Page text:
A learned Single Judge of the Madras High Court took the view that there was a subsequent cause of action for which the borrower could be allowed to workout his remedy under Section 17 of the Act.
The Bank challenged it before the Division Bench.
The Division Bench declared that any person, including borrower, could file an Application under Section 17 at any stage, including the stage when management of business is taken or possession of the secured assets of the borrower, including right to transfer is taken over by the secured creditor. In such case, the Tribunal has power to restore possession in favour of the borrower, if such action taken under sub-section (4) of Section 13 is declared invalid. It observed that merely because a secured creditor has taken possession of secured asset, or issued notice inviting application for sale of secured asset, or issued a sale certificate in favour of one or other auction purchaser, it will not render the Tribunal powerless to restore possession in favour of the borrower, if such action taken under sub-section (4) of Section 13 is found not in accordance with the Act and Rules, and is declared invalid. It dismissed the writ appeal.
70. This decision was affirmed by the Supreme Court in Authorized Officer, Indian Overseas Bank and another v. Ashok Saw Mill : (2009) 8 SCC 366.
The Supreme Court in the said case considered the question whether the DRT would have jurisdiction to consider and adjudicate with regard to post Section 13(4) events or whether its scope in terms of Section 17 of the Act would be confined to the stage contemplated under Section 13(4) as was contended by the Bank
It observed that action taken by secured creditor in terms of Section 13(4) is open to scrutiny; the consequences of the authority vested in the DRT under sub-section (3) of Section 17 necessarily implies that the DRT is entitled to question the action taken by the secured creditor and the transactions entered into by virtue of Section 13(4) of the Act; the Legislature by including sub-section (3) in Section 17 has gone to the extent of vesting the DRT with authority to even set aside a transaction including sale and to restore possession to the borrower in appropriate cases; and that the submission of the Bank that the DRT had no jurisdiction to deal with post Section 13(4) situation, cannot be accepted.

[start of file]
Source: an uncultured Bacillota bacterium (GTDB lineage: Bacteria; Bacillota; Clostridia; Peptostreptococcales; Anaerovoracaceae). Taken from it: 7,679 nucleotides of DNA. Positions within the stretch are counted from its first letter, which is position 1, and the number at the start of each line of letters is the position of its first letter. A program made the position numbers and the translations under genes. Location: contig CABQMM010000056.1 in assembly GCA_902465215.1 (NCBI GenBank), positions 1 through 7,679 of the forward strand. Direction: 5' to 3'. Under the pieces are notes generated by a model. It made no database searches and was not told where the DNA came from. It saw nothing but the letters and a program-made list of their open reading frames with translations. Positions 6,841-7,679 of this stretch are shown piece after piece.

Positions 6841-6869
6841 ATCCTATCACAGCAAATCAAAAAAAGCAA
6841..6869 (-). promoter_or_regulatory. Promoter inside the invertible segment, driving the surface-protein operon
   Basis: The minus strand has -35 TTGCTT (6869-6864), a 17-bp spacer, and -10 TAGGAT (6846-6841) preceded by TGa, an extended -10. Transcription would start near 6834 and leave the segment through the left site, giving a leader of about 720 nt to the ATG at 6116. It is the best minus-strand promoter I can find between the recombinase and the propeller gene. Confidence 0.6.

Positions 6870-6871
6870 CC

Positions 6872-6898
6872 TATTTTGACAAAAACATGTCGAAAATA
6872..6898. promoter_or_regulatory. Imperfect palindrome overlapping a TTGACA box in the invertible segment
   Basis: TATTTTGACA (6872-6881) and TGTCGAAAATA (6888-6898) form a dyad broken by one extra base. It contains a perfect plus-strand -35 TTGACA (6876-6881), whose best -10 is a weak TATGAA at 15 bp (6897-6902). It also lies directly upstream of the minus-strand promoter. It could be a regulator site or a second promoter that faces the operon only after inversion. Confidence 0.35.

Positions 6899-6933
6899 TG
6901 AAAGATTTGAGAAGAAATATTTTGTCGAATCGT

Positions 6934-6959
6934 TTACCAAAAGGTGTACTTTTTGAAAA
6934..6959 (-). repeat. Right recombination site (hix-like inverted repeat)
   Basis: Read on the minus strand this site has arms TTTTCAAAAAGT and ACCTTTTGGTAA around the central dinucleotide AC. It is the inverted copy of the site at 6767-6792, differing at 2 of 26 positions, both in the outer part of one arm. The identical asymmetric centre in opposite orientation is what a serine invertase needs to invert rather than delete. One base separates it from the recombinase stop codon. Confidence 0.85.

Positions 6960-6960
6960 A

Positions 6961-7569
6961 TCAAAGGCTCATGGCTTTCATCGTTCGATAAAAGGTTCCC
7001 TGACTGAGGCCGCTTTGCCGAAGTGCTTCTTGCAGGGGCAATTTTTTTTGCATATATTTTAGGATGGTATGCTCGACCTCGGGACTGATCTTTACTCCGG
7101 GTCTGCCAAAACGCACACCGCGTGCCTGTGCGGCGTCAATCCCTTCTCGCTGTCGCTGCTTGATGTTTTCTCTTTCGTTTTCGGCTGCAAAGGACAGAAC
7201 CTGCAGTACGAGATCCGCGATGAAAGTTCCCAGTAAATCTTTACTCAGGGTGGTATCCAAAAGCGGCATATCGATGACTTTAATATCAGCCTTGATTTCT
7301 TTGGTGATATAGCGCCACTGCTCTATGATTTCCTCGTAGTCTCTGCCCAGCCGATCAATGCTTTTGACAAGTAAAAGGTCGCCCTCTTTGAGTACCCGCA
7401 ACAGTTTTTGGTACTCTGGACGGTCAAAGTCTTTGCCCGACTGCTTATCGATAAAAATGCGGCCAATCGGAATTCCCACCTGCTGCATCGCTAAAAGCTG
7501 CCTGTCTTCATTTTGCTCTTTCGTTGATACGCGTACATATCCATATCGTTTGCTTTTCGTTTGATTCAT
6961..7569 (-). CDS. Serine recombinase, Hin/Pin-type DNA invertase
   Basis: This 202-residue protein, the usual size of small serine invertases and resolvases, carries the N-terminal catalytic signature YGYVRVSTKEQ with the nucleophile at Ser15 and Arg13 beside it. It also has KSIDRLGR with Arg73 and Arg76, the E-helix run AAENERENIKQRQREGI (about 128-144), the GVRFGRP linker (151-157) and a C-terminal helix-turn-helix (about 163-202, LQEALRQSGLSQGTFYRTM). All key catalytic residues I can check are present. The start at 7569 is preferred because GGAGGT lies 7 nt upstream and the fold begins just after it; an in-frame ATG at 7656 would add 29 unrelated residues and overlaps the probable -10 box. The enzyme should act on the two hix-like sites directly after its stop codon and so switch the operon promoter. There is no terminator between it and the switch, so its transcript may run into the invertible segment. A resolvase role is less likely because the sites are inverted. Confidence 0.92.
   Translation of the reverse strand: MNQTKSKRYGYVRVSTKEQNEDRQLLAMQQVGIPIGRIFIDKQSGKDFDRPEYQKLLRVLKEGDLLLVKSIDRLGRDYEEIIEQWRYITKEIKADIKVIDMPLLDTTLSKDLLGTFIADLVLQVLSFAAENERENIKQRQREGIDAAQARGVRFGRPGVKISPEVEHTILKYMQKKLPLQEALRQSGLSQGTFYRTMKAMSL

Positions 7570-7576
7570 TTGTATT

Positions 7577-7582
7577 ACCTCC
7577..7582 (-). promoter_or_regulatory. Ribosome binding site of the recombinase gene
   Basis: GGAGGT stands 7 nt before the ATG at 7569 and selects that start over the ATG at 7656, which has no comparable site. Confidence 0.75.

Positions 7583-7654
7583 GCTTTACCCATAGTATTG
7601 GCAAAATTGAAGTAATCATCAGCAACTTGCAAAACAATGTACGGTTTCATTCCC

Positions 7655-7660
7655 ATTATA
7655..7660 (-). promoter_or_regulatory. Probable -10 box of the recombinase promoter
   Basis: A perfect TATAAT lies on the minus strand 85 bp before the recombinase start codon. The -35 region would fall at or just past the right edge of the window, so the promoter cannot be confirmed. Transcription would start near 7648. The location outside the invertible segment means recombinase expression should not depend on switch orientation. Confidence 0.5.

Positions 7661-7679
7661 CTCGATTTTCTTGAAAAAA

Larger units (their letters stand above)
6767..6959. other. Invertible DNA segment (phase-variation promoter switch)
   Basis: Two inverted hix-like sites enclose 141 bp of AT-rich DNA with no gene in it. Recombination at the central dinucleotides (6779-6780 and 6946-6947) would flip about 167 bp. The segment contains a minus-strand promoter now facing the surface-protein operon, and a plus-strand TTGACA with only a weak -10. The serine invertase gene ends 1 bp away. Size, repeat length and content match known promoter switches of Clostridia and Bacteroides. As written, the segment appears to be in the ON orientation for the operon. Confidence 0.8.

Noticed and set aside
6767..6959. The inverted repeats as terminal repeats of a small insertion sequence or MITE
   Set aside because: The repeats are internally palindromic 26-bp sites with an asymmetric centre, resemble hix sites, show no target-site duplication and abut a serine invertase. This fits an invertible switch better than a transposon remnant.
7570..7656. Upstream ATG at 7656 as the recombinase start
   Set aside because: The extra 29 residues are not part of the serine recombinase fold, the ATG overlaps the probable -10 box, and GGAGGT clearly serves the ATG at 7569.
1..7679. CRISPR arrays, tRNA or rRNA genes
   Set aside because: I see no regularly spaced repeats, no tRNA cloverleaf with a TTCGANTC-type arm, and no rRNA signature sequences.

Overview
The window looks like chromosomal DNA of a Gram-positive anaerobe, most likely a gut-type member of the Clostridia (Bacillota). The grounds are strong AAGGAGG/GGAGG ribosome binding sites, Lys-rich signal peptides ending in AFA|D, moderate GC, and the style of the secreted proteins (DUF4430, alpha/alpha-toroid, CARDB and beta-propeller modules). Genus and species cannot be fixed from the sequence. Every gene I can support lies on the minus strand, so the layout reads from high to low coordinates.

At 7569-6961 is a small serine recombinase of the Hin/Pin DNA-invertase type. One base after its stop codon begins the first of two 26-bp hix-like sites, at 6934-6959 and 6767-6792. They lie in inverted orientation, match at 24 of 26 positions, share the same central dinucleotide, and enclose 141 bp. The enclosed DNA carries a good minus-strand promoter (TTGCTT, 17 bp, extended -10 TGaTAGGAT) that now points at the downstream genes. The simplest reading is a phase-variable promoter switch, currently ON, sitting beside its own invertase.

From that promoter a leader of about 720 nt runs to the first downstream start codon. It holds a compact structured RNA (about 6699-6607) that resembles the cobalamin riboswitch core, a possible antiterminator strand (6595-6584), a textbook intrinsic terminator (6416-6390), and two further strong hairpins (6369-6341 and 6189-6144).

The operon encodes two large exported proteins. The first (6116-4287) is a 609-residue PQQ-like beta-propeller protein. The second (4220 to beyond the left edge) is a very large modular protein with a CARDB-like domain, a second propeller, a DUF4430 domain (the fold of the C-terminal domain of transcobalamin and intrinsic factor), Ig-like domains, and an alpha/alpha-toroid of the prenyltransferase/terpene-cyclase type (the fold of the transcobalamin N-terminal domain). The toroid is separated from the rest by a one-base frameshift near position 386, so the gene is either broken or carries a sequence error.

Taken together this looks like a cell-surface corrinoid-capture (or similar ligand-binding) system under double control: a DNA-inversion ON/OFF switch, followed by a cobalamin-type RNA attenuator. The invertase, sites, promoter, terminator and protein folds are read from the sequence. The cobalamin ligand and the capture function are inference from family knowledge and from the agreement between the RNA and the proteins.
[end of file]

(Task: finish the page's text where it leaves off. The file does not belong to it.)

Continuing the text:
According to the Court, the intention of the Legislature is clear that while banks and financial institutions have been vested with stringent powers for recovery of their dues, safeguards have also been provided for rectifying any error or wrongful use of such powers by vesting the DRT with authority after conducting an adjudication into the matter to declare any such action invalid and also to restore possession even though possession may have been made over to the transferee. It affirmed the decision of the Division Bench of the High Court referred to in the earlier paragraph.
71. From these decisions, it follows that the series of steps from the date of issue of Section 13(4) of the Act, upto the date of the auction notice can be challenged by the borrower when he challenges the auction notice under Section 17 of the Act; though the cause of action started when possession was taken, the said cause of action is continued by the issuance of auction sale notice by the Bank; even if the borrower had not filed an Application under Section 17 of the Act at the time of his dispossession, he cannot be deprived of the opportunity to approach the DRT for post Section 13(4) events as well; and the DRT is entitled to question the action taken by the secured creditor and the transactions entered into by virtue of Section 13(4) of the Act.
72. Therefore, in the instant case though the O.A. is filed on 1.10.2018 by the petitioners, they cannot only challenge the possession notice issued on 3.3.2017 for taking of symbolic possession, but also the taking of physical possession in May, 2018, the sale notice issued on 2.7.2018 and the sale certificate issued on 27.9.2018 by the 1st respondent Bank to the 2nd respondent. This is because the same cause of action continues till the sale notice was issued on 2.7.2018. None of the actions prior to 2.7.2018 would be barred by limitation.
73. In our opinion, not only these reliefs are not barred by limitation, even the relief sought by the petitioners about violation of Section 13(3-A) of the Act by not considering petitioners' representation dated 1.11.2016/6.11.2016 to the demand notice dated 1.8.2016 under Section 13(2) of the Act, is within limitation because the symbolic possession notice dated 3.3.2017 issued by the Bank ignoring the 1.11.2016 representation of the petitioners, could not have been challenged at that time because of the bar contained in proviso to Section 13(3-A) and the Explanation to sub-section (1) of Section 17 of the Act.
74. The Tribunal however did not go into this contention of bar of limitation raised by the respondents in the OA No. 385 of 2018 and rightly so.
75. Point (b) is answered accordingly in favour of the petitioners and against the respondents.